AIDS Attraction

Today is World AIDS Day and it’s time for more feel-good gimmicks. Symbolism does have a place in raising consciousness. However, we do not question the manner in which such symbols are used and their consequences.

The Sydney Opera House in red behind a sculpture commemorating World AIDS Day

This year distinctive landmarks across the world decided to flash red to usher in a goal – to ensure that by 2015 no child will be born with HIV. While the photo-ops are from interesting to monstrous, from Paris’ City Hall and Fountains, the London Eye, Cape Town’s Table Mountain, Niagara Falls to the Sydney Opera House, one wonders at the sagacity of such neon-therapy. Are people going to the opera dressed in condoms or will they dip the prophylactics in the Niagara waters to show the potency of such safety measures? Is the disease, then, only about sexuality or is sexuality emphasised because it is, well, sexy?

This will turn out to be just a light show with sound effects coming in the form of homilies from the likes of U2’s Bono, who held a concert, and said it is a “winnable war”. This is not a war. It is about people who often suffer due to ignorance and negligence. Many of them are not visiting landmark sites or even aware of their existence. How will this ‘red’ alert help?

The deputy executive director of UNAIDS, with the rather unfortunate-in-this-context name, Paul De Lay, said:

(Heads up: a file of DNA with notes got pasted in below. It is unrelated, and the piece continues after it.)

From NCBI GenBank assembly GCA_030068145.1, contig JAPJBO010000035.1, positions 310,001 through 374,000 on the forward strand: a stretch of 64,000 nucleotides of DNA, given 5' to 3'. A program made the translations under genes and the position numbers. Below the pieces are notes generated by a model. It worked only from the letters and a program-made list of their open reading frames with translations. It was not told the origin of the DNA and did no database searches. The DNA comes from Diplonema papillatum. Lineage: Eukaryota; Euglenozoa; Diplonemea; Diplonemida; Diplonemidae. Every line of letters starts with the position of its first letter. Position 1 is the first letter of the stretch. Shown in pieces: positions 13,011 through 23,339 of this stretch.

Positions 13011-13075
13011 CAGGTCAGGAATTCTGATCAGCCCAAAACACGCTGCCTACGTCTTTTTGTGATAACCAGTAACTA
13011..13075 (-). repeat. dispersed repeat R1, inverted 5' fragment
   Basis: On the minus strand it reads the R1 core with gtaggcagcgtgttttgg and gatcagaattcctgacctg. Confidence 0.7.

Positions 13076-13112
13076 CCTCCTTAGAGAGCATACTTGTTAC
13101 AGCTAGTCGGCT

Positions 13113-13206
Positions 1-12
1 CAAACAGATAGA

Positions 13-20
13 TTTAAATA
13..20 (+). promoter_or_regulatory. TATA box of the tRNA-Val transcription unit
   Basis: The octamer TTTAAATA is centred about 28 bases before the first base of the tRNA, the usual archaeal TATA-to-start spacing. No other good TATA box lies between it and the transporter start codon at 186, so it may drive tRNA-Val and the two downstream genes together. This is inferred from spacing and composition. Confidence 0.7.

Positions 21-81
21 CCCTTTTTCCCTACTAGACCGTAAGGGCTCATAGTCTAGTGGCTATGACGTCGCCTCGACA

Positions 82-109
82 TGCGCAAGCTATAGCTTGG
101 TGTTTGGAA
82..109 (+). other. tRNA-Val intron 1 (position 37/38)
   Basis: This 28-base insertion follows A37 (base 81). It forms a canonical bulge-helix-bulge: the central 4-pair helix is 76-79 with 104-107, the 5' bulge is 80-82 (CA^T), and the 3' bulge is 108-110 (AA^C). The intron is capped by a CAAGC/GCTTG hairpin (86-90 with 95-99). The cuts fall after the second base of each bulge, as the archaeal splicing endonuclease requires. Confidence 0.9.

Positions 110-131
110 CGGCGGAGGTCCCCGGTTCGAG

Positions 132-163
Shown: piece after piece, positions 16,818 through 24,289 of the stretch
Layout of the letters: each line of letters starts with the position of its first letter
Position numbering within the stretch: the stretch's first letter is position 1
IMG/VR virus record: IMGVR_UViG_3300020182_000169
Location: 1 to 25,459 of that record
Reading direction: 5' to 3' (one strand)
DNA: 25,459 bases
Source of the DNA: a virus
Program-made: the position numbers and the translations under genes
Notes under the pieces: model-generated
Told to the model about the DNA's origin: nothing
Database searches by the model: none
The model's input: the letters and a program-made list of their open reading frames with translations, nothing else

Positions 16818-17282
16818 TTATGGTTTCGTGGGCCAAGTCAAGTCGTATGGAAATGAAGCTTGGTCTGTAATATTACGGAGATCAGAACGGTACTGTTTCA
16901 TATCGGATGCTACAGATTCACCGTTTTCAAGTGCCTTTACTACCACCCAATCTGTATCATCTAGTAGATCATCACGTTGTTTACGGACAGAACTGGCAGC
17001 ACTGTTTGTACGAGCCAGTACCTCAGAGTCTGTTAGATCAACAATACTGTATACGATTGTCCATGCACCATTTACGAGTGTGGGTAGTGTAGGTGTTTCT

"There seem to be secondary and tertiary waves of the epidemic, particularly the sexually transmitted side. You have young people who don't know enough about AIDS, there is less of a fear factor about it.''

Creating fear is counter-productive. I maintain that just as showing skull masks to prevent nicotine abuse works as an attractive proposition, making AIDS into a temptation that ought to be resisted will have an opposite effect. Besides, these monuments bathed in red will not make people afraid or bring about awareness. It is just a sheer waste of light and electricity. Perhaps, there will be another symbol of World Environment Day or Energy Conservation Day.

I am resting my case with Deal With Your Own Demons Day.


  1. There you go again, Farzana: Always turning back to the negative. Why can't you just be funny, like in your previous post treating Ejaz Haider's recent column in the Express Tribune?

    And why does everything have to be red for you?

    The AIDS symbolism of the neon blue car outline in the foreground is quite obvious. AIDS = Auto Immune Deficiency Syndrome . . .

  2. Mark, stop whining :D Everything being red for me is unintentional...and just as you saw the symbolism in the blue car, may I say that my negativity here is also symbolic. HIV positive - no good; negative - good, good...


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